we have no plans on pulling the plug

— (@riseupnet) November 21, 2016

4. Our prior tweets did not have any hidden subtext.

— (@riseupnet) November 24, 2016

While these could be suspect, the fact that Riseup has come out stating this information is quite convincing. To date, the canary has only been updated 10 times in their 16 years of life. With the shortest time between a canary being two months and the longest being four months. So it’s fair that the canary wasn’t updated. “This is a bad system, we should have a specific date. The ambiguity is no fun for anyone,” Riseup pointed out.

It’s Clear Riseup HAS Received a Request for User Data

After The Intercept pressed the Riseup collective for answers, they were able to easily reply. Though they blatantly said there are current legal restrictions, they were able to clearly point out they hadn’t been taken by a National Security Letter or FISA court order.

What’s striking is when the publication asked Riseup if they had received any request for user data since August 16, the collective did not comment. Clearly pointing out that something has happened over at Riseup, but they can’t publicly speak on it.

To ensure that the public didn’t take the warning wrong, they gave some context: “There are a lot of conspiracy theories going around because people think that this is something bigger than it actually is,” Riseup said. “The reality is that these theories are way out of proportion to the truth. It isn’t something that people should freak out about, or be scared, or burn their computer, and run for the hills.”

“It’s annoying that we can’t detail why people should believe us when we say that,” Riseup explained, “but people have put their trust in us for over 16 years, so we hope you would believe us when we say that you should continue to do that.”

The collective appears to have try to put every conspiracy to rest at one time. Riseup also pointed out that some people may think that the government is forcing them to say these things, “but the reality is that compelled speech by the government is incredibly rare, and really only done for consumer protection (such as requiring warning labels on cigarettes) or other safety regulations.”

The Intercept pointed out that the Riseup collective is currently having an internal discussion on when it will be able to update its warrant canary.

In December, Riseup is set to launch a new feature called personally encrypted storage. The infrastructure allows all messages and metadata of email users to be encrypted with the users’ passwords, ensuring that the collective couldn’t even access the data if they were ordered. Riseup said they will publish all code that makes the system possible, offering it open-source and for independent review. “It is designed to protect the service provider from ever being able to comply with a subpoena or warrant,” Riseup explained. While the new infrastructure isn’t perfect, “this will help us all breathe a lot easier.”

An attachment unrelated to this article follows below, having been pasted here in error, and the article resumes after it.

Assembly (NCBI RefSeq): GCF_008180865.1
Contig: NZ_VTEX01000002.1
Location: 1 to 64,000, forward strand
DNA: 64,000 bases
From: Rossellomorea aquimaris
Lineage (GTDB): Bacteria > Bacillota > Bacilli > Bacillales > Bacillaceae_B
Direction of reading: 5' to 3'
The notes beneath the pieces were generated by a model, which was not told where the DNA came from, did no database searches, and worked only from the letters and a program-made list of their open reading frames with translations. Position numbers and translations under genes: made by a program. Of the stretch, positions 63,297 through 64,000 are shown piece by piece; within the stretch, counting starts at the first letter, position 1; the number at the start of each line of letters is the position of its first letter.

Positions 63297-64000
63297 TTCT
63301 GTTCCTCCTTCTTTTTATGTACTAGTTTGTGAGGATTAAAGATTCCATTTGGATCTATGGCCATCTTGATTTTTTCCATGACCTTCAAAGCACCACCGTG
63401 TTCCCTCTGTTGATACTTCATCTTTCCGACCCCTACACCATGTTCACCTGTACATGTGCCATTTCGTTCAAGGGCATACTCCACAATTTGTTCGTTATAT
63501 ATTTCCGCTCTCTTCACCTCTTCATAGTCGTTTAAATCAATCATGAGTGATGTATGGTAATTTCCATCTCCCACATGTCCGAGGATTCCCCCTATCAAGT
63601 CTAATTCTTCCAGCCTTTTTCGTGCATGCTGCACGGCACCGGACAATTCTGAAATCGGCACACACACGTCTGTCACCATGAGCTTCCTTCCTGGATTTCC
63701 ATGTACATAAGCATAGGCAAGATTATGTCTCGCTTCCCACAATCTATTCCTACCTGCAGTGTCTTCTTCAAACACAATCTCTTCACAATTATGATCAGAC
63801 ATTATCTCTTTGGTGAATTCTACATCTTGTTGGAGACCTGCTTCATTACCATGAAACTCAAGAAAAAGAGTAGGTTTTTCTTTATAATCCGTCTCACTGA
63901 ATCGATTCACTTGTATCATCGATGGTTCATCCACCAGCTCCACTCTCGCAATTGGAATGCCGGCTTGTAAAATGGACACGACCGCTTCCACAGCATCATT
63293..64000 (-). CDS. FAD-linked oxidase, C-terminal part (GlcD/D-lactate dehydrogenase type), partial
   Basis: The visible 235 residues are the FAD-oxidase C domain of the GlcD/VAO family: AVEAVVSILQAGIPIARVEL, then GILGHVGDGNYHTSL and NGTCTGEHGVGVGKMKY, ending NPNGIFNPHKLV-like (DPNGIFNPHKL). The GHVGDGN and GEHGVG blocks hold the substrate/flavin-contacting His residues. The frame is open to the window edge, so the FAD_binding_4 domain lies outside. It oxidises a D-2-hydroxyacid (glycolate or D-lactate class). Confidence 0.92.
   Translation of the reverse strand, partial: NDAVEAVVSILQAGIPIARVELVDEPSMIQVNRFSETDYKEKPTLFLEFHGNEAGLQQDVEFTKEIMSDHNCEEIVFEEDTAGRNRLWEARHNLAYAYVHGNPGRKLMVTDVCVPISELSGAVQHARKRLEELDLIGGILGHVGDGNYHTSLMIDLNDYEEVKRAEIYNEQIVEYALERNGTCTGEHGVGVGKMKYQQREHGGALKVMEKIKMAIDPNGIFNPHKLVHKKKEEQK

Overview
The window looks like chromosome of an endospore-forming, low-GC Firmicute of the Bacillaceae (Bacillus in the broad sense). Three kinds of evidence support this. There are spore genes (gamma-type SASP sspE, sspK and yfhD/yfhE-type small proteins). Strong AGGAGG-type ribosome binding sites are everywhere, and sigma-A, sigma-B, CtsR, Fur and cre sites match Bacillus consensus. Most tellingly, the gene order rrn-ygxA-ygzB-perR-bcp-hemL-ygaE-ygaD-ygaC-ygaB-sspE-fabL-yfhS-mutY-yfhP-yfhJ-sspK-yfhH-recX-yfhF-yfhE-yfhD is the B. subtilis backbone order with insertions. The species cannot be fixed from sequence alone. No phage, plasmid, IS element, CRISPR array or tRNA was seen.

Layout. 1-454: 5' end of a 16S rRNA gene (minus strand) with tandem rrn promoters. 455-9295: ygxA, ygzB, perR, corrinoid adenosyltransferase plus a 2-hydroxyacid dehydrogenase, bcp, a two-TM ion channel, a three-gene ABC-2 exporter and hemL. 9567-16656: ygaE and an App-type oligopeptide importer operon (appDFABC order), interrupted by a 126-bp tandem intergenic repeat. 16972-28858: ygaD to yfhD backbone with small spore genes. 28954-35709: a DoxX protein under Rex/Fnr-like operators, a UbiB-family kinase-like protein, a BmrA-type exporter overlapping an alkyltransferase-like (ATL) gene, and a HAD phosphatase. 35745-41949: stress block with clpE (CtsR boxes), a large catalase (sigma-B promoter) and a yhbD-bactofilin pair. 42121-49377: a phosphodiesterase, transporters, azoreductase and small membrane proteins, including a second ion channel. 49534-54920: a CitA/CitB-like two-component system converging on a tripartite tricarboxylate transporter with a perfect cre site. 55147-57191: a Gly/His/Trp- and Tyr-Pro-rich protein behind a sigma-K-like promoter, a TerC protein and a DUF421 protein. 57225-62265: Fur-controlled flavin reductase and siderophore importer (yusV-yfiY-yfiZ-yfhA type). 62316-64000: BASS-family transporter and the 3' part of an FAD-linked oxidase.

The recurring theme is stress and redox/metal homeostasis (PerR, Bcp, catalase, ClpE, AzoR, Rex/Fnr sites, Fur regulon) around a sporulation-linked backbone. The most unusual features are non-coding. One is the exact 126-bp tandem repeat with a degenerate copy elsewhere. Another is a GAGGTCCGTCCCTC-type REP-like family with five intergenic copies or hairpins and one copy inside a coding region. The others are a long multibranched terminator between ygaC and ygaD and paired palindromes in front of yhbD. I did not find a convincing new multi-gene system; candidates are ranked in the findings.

Riseup has published tips for how users can limit their footprint on Riseups servers. “These are uncertain times for all service providers,” Riseup concluded. “Technology won’t solve social problems, but in this specific case we believe that new technology under development will dramatically improve the outlook for service providers.”

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  1. Hi again.
    I was pleased to see that you did not censor my rather rude comment from yesterday ( From how it looks though, my earlier comment on this article now was too far off the picture this website is trying to paint. It’s sad to see that freedom of speech has little value on a site that carries freedom in it’s name. But I assume you know that reality is fiction and fiction is reality.

    To be fair, I did put a fake Email, which might be a valid explanation for this action, so I’ve used a real address now and would be happy to receive a response from you.

  2. So according to an unknown Riseup representative everything is fine. If they can state openly that they have “not received a NSL, a FISA order/directive, or any other national security order/directive, foreign or domestic”, but not put this statement on an updated signed canary, the whole point of that mechanism is missed.

    I can imagine that many fears of the community may be exaggerated, but when the essence of a service is about security and anti-surveillance, shouldn’t we all be advised to err on the side of caution?

    This article is not objective at all.